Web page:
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This book left me speechless and almost unable to review it because of how moving and brilliant it is. Alwyn ‘Dorrigo’ Evans, based somewhat on Flanagan’s own father, is one of the survivors of the Death Railway in Burma where he was a prisoner of war. We follow his life before, during and after it and look at the man before and the man forever changed afterwards. The Narrow Road to the Dark North is a book that you experience, one of those books which makes you feel every paragraph emotionally and in your very core. Not only did it introduce me to a period in history, and indeed a place, that I knew almost nothing about; it also made me want to be kinder than I am, note how lucky I am, tell my loved ones I love them more often than I do and reminded me that not a second of life should be wasted because you never know what may come around the next corner. It is a book about war, peace, love, hate, death and life. Yes, it really is one of those life changing and life affirming books, an incredibly written modern masterpiece. I think it is one of my books of all time.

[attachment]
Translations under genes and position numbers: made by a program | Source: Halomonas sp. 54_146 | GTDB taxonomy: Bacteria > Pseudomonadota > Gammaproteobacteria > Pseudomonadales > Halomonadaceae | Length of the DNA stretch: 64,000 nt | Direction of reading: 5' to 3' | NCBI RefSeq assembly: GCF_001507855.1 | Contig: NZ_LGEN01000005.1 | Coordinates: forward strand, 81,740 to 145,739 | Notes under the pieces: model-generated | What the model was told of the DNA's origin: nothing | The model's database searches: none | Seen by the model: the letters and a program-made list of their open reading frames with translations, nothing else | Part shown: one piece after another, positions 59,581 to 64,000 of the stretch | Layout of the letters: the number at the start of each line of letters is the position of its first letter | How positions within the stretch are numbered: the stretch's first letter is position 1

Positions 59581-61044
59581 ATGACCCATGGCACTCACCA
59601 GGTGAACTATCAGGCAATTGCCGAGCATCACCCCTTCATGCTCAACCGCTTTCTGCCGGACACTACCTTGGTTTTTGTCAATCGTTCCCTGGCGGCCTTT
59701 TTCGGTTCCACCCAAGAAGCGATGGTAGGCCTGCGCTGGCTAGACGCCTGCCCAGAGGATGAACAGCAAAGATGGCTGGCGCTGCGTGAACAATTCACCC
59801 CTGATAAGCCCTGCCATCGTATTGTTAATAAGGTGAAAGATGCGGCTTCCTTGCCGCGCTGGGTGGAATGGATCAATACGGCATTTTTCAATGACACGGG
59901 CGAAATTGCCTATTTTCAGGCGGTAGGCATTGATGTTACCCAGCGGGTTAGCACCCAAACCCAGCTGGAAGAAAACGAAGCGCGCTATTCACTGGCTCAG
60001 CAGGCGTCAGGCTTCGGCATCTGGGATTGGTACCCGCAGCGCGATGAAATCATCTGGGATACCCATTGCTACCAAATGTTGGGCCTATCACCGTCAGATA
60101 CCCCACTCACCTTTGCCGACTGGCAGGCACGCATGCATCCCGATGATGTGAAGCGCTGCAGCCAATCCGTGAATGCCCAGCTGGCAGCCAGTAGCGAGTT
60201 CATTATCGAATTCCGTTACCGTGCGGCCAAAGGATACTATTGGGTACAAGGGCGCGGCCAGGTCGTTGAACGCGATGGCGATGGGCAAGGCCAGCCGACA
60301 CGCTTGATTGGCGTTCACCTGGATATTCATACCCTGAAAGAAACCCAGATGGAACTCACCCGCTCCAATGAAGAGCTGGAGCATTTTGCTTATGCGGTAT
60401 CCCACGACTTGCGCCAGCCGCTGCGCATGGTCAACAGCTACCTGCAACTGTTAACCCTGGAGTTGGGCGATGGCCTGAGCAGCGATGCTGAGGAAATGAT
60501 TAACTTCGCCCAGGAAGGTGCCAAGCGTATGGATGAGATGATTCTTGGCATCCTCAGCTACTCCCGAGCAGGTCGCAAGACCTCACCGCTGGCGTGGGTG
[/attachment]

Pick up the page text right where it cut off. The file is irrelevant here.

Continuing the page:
There is my list. Going of and trying to scout if I had missed any authors (and yes I know some of my list are anglo-Australian) I found a whole selection of authors I must read; Peter Carey, Thomas Keneally, Shirley Hazzard, Gail Jones, David Malouf, Christina Stead, Patrick White, etc. I must also read some more of the authors above and more form authors such as Tim Winton. Oh and get to some more of the classics too. I really want to read Picnic at Hanging Rock quite badly. Anyway, I would love to know which books you have read on the list and also which are your favourite books by Australian authors, I am always ready for more recommendations. Happy Australia Day everyone, though if you are in Australia it is probably the day after – oops. Now over to you…

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One Life – Kate Grenville

I have often believed that some of the most interesting stories can come not from the rich and famous but from those people in our families past. I have the tale of my Great Great Aunt who after burying her husband returned to his grave sometime later to discover his mistress had been buried with him. We all have those family stories don’t we? Kate Grenville has many such a tale in her family, however it is the story of her mother Nance Russell that she has focused on (though we also get some other family tales) who, as we come to learn reading One Life, was a remarkable woman in many ways who lived through some of Australia’s most interesting historical times, yet to those who met her may have simply appeared to be a suburban housewife.